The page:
I have been thinking about the value of theories of change in futures work since reading an article a few years ago by Wendy Schultz and Richard Lum. It described a scenarios project on the future of education for a school in Hawai’i in which different scenarios were underpinned by different theories of change.

As they argued there:

Good futures work includes clearly identifying the theories of change underlying scenarios: what drives the changes that create alternative futures? how do impacts collide and connect in the patterns they do? Yet researchers rarely acknowledge the specific theory(ies) of change that contribute to their scenario outcomes, and none that we know of use alternative theories of change and stability (TOCS) as the actual conduits and differentiators of change.

That thought crystallised for me recently when I was writing an article reflecting on Alvin Toffler’s book Future Shock, for a collection of pieces reflecting on Toffler’s 1970 book as it reaches its half century.

I’ll share the full article here when that collection is published, but the thought is this: if “there are no future facts,” leaving aside that there are probably more future facts that futurists normally acknowledge, the thing that makes futures work testable (testable in the sense that the work can be falsified) is the coherence of the theory of change that underpins it. I’m going to follow that thought through for a moment.

Explanatory power

The point about a theory of change is that it may–or may not–have explanatory power about observable change in our societies. In other words, we can test its explanatory power against unfolding events.

If — for example — we argue that the vote for Trump, or the vote for Brexit, is the result of an inter-generational conflict about core social values, then one can test this against the increasing body of social research on the extent to which there is a “values gap” between Trump and non-Trump voters, or Leave voters and Remain voters. To say it again: explicit theories of change make claims made by futurists falsifiable.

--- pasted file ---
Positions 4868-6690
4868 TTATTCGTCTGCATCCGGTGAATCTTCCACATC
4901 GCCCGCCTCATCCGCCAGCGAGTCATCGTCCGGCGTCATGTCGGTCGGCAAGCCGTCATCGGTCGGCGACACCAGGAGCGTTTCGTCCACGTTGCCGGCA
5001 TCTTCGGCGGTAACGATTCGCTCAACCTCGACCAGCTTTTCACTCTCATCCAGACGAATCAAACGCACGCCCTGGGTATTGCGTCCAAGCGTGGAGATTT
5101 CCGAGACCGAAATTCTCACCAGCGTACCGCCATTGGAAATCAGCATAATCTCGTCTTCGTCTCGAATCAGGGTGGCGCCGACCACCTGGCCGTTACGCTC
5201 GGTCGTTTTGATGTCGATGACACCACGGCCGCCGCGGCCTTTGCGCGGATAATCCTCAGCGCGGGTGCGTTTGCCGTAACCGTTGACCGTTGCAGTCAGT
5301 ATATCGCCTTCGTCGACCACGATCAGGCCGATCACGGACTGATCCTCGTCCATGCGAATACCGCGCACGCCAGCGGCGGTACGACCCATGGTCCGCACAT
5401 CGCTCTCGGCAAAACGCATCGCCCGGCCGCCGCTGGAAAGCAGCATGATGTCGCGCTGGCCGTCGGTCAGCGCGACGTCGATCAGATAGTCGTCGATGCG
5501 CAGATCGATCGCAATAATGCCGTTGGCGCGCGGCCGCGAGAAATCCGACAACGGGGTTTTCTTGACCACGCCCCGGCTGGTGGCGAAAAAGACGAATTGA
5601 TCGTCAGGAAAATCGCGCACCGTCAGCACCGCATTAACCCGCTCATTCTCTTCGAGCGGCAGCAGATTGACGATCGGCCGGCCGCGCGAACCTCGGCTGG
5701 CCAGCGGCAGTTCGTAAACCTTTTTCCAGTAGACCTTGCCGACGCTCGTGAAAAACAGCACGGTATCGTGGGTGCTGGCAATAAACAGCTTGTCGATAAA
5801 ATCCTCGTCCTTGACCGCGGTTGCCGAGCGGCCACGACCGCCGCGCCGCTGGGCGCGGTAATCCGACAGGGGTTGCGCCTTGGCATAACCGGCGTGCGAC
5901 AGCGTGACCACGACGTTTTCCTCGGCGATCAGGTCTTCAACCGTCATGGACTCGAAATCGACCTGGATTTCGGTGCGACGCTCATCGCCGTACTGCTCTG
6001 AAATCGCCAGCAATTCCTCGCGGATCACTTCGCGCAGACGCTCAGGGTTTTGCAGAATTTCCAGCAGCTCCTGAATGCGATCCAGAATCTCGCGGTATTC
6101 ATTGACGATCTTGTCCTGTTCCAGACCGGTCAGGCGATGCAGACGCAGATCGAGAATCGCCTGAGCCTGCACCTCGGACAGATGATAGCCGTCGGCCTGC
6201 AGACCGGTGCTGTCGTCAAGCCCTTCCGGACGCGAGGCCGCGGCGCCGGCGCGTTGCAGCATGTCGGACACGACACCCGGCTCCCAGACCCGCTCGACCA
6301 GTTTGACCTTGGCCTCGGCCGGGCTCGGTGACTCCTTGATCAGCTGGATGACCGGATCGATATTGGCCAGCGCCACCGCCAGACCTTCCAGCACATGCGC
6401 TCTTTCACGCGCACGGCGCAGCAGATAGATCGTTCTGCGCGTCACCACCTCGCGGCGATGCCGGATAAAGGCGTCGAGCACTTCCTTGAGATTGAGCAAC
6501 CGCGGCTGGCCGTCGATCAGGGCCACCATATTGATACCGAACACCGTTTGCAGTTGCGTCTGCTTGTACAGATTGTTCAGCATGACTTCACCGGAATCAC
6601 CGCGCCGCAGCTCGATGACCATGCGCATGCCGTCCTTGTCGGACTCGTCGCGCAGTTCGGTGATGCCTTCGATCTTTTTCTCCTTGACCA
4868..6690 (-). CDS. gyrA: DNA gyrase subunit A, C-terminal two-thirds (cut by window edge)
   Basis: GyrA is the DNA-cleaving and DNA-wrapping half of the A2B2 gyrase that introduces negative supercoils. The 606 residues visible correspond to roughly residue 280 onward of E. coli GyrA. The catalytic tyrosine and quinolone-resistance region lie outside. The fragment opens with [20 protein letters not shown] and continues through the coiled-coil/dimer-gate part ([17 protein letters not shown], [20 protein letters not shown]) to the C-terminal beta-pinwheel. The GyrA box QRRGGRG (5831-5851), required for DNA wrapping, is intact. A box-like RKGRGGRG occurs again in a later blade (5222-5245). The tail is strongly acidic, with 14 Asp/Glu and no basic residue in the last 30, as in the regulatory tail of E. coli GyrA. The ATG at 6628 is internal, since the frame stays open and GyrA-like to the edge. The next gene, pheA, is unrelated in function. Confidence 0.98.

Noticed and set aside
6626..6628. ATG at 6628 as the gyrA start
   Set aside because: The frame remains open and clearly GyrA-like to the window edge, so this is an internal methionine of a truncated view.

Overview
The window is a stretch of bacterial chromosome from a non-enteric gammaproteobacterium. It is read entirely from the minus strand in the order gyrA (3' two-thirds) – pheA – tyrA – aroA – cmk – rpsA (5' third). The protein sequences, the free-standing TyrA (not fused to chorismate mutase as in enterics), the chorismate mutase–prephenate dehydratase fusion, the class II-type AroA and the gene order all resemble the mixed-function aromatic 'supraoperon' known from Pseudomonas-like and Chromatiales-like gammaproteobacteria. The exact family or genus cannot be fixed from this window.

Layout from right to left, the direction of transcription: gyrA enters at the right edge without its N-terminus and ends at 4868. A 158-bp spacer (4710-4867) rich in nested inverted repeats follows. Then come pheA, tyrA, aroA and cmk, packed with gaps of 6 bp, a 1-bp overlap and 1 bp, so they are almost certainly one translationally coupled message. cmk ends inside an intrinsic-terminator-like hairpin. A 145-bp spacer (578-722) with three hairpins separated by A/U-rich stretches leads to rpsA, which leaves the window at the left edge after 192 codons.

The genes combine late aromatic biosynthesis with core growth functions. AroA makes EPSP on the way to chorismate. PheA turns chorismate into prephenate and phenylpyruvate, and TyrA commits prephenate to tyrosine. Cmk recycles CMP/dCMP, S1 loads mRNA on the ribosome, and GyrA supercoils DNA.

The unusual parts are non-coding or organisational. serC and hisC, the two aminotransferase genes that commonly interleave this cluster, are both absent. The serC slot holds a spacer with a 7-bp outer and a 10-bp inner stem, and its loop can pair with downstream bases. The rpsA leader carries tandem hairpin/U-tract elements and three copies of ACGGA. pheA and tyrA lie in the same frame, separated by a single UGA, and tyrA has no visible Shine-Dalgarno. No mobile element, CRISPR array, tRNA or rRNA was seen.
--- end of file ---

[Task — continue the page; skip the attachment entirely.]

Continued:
Used futures

There is a little more to this. If this idea is right, it also helps to put some flesh on the idea of the ‘used future’, mentioned by Sohail Inayatullah in his Six Pillars paper without precisely defining it. It is an image of the future that, in his words, “is unconsciously borrowed from someone else”, which imitates “what everyone else is doing”.

Jose Ramos (2016) suggests the used future is “an image or idea of the future that someone else created in some other context, but to which we are unconsciously holding on to, blinding us to other more authentic and empowering ideas of the future.”

The example Inayatullah gives of a used future is of Asian cities chasing after models of urban development that were borrowed from 1950s and 1960s America, exemplified by multi-lane highways snaking into city centres.

In other words, a ‘used future’ is one that can no longer be validated by a viable theory of change. One contemporary example is the used future about Heathrow, with its very specific assumptions about economic growth, and a certain blindness to the data, that is continuously recycled to justify Heathrow’s endless attempts to promote its expansion and growth.1

When theories change

Being explicit about theories of the future has a positive benefit as well. If you are explicit, it means that it becomes very clear when theories change. And, further, that means that it is possible to see clearly the shifts in social values that a change in a theory of the future indicates.

Inayatullah’s example of Asian city highways, for example, was played out in Seoul. In the mid-2000s this started to change when the mayor decided to demolish the urban highway running through the city that boxed in the river Cheonggyecheon, and clean up the river so it could be used as a linear park. The highway had been built in 1968. Opening up the river again involved a different set of theories about urban success:

it fit in with the movement to re-introduce nature to the city and to promote a more eco-friendly urban design. Other goals of the project were to restore the history and culture of the region, which had been lost for 30 years, and to revitalize Seoul’s economy.

In the new model, cars were seen as a problem, not a benefit. The results of the project were measured across social and environmental metrics, including biodiversity, flood protection and heat island effects, and as well as economic ones.

Image of Cheonggyecheon at the top of the post is courtesy of Wikimedia. Photo courtesy of madmarv00CC BY 2.0.


  1. Don’t look too closely at any of the desperate modelling attempts used by the Davies Commission as it tied itself in knots to give the government–trapped the used future of Heathrow expansion–the answer it wanted on the Third Runway. 
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